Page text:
Countertops come second nature to the shop now, but in the beginning Qualey had no desire to fabricate interior stone projects.
Routed drainboards and other similar accents are the shop’s most commonly up-sold accessories for a residential top.
An average residential kitchen is between 64 and 84 sq. ft. For these types of kitchens, actively involved customers are encouraged to choose their own slabs — providing for a very unique experience.
Qualey Granite & Quartz utilizes a number of machines to make the shop go. The technology in the shop has allowed for Qualey to bid more aggressively in the commercial market.
The automated technology helps the shop to offer a two to three week turnaround time and keeps the cost down on labor, utilizing only one person to run the machines in the shop. This has allowed for Qualey to keep the shop going with as few as four employees.
The crew at Qualey Granite & Quartz unload a slab using the crane truck for transportation.
Clinical neuropsychology and PhD programs went out the window when Matt Qualey bought a small monument stone shop in historical Bangor, Me., and decided to make a go of the business in his own way. By refocusing the shop to fabricate interior stone applications, Qualey Granite & Quartz was able to gain market stability during the current economic recession through a unique customer-incentive program and planning ahead with a firm control of the shop’s capital on hand.
The beginning of Qualey Granite & Quartz happened when owner Matt Qualey was working on his doctoral thesis and decided enough was enough with his PhD program in clinical neuropsychology. Thinking about what to do next, stone was in the back of his mind.
He had experience in working with exterior stone from his time spent in Boston while his wife, Laurie, was there going to college. After Qualey and Laurie moved back to Maine he decided to get back into stone . . . this time trying to make a go of it with just his brother, Justin, and himself.
“We did primarily commercial maintenance and stone wall restoration and construction,” said Qualey. “Then, an opportunity arose where I was looking for a building and a small local monument shop was going out of business.” The shop owner had done a couple of granite countertops, but was the main supplier of stone monuments for the cemetery adjacent to the shop.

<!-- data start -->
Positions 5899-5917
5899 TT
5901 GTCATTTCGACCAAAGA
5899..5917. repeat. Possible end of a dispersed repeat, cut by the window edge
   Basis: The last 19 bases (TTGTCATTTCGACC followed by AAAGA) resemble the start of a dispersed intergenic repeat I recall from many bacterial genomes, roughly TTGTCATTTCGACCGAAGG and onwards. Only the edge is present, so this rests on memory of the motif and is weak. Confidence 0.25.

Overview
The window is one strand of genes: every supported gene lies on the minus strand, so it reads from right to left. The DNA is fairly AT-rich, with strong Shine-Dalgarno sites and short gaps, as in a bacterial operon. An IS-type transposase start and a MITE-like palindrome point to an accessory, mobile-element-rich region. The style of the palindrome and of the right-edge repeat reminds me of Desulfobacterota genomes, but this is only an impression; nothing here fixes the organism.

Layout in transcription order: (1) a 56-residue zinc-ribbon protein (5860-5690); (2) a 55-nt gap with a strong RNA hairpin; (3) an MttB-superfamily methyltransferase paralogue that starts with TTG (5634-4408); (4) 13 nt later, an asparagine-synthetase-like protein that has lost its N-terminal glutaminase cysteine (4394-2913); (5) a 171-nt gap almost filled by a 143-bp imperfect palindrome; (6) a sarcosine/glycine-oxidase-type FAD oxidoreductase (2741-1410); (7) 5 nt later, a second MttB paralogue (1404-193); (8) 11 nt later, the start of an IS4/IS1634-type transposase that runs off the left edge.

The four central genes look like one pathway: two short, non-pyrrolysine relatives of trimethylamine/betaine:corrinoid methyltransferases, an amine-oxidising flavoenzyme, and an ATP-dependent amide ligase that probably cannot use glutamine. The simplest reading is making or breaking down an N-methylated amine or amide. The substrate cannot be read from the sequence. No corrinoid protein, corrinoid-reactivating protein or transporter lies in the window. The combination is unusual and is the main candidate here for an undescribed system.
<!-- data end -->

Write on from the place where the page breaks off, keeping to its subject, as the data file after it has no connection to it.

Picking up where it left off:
“I bought that building and business [in 2003],” said Qualey, with intentions of moving forward with his exterior stone work and possibly learning the ropes of the countertop business. “Then, one thing led to another with our partner deciding to move on and [my brother and I] were left with a bunch of countertop orders and no idea how to make them.”
The two brothers took all the money they had brought in that first summer from landscaping and went to the Regent Stone Products training seminar at Virginia Beach for a three-day crash course in granite countertops. They dove into the work when they returned to Maine.
“It was literally the right place at the right time,” said Qualey, who admits that he had no concrete intentions of specifically going into the countertop business. “We trucked along, bought a rail saw and hand-router, and then we were in the shop learning as we went.”
Things were working out for the stone shop with the exterior and interior stone divisions both growing. “Things started really picking up on the interior side and we needed more machinery,” said Qualey, who, in the summer of 2004, purchased his first bridge saw, a Park Industries Yukon bridge saw. “That was a huge deal and about one year later we outgrew that building.”
Laurie is still in that first building, which houses the shop’s current showroom and offices. “We had found another building and moved the saw over there and ordered our CNC at that time,” said Qualey. “It was time to regroup and now my showroom is in Bangor and my shop is across the [Penobscot River] in Brewer, Me.” The new shop can be found in 4,000 sq. ft. of commercial warehouse space located in an industrial area of Brewer.
TAKING CARE OF THINGS ON THE INSIDE
The move from Bangor to Brewer included the exterior division of the shop as well as the rapidly growing interior division. In 2005, at the time of the move, the business employed 12 people. Shortly after moving operations to Brewer, Qualey sold off his successful exterior stone division to nurture a profitable interior stone business. This eliminated a lot of skilled positions within the shop once the business had stopped working in wet masonry, landscaping and a number of other skilled outdoor stone installation jobs.